Negotiating Istanbul

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Among the several self-published memoirs we received is Cultures in Counterpoint: Memoirs of a Sephardic Turkish-American (Xlibris, 2009). The author, Bension Varon Gr’67, is a Turkish-born Jew who emigrated to the United States in 1960 after the collapse of his family’s business in Istanbul. Settling first in West Philadelphia, where he earned his PhD in economics at Penn and worked at the Population Studies Center, Varon went on to a 30-year career at the World Bank. But his memories of Turkey are particularly pungent—and often wry, as the following vignette suggests.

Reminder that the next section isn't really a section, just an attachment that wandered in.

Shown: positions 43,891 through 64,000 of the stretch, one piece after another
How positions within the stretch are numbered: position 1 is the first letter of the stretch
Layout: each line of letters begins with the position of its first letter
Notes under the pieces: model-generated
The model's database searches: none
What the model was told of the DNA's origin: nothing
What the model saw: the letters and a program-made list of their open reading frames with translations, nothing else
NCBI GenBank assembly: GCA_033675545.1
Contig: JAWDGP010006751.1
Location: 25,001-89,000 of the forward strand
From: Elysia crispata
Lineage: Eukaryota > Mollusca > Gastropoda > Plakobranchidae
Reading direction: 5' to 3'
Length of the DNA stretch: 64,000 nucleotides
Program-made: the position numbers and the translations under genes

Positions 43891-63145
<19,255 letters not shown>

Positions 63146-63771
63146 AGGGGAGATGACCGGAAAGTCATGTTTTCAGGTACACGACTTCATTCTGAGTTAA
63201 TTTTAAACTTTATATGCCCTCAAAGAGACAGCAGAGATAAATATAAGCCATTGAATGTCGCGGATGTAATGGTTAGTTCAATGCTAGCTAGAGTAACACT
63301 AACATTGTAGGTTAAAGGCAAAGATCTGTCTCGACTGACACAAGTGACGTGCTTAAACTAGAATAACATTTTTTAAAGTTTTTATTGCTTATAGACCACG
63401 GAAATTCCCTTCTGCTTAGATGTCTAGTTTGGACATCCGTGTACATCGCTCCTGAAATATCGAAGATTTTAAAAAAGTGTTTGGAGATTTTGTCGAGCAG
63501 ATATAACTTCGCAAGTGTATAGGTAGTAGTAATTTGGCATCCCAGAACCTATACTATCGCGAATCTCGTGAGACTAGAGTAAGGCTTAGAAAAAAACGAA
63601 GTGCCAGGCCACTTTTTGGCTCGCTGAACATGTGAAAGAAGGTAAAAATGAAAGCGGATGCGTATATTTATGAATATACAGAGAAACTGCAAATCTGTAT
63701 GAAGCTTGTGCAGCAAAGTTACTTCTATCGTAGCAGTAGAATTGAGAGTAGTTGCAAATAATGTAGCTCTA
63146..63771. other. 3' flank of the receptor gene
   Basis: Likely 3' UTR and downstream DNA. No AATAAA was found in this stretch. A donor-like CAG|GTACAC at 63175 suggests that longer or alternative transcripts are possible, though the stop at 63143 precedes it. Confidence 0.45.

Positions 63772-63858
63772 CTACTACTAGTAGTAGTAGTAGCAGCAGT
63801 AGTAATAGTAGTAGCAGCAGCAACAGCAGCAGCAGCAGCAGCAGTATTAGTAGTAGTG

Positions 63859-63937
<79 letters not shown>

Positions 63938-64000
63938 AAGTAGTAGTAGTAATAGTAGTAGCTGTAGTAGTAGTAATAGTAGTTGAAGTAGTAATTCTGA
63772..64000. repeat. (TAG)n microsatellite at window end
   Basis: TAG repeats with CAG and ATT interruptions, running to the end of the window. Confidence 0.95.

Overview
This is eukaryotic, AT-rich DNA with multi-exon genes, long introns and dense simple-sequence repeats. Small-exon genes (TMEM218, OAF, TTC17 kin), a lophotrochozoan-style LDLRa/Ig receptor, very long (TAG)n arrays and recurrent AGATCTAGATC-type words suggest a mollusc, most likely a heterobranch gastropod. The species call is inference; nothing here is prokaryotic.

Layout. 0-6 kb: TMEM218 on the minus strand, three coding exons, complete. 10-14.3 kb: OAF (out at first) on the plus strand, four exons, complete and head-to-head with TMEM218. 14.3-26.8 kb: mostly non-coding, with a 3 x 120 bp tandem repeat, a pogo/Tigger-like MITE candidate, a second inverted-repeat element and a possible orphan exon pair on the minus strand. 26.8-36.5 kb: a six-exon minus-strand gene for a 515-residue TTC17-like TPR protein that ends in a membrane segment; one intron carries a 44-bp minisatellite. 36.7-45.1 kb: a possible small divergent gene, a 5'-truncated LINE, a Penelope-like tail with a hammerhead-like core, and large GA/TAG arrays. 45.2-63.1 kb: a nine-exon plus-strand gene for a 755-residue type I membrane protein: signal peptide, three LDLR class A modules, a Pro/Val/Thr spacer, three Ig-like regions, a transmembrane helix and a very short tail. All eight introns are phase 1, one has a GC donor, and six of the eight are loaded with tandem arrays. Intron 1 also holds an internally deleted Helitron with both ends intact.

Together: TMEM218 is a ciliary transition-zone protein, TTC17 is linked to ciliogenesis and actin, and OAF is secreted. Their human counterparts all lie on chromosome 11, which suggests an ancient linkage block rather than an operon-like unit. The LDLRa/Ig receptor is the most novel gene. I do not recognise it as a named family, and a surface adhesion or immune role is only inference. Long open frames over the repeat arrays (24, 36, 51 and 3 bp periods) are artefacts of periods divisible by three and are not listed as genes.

I was not unhappy in the army. Like every Turk, I had taken for granted as a youth that I would one day serve, but to do so as a reserve officer turned what had been a traditionally feared experience for all into a benign, even positive one. I was, in fact, pleased and even proud to serve, and so was my father, as the following incident demonstrates. During one of my visits home, a petty thief broke into our apartment in the early hours of the morning and stole my father’s wallet out of his coat pocket. Although the money lost was minor, my father was outraged. He promptly told me to put on my uniform and go to see the district’s Komiser, or Chief of Police. Here was a man culturally programmed as a Jew to avoid talking to a policeman, let alone a Police Chief, telling me to go to complain to the Komiser! He must have waited for such a day all his life. I knew better, though. I put on my uniform, walked twice around the block, and told my father that everything would be taken care of.

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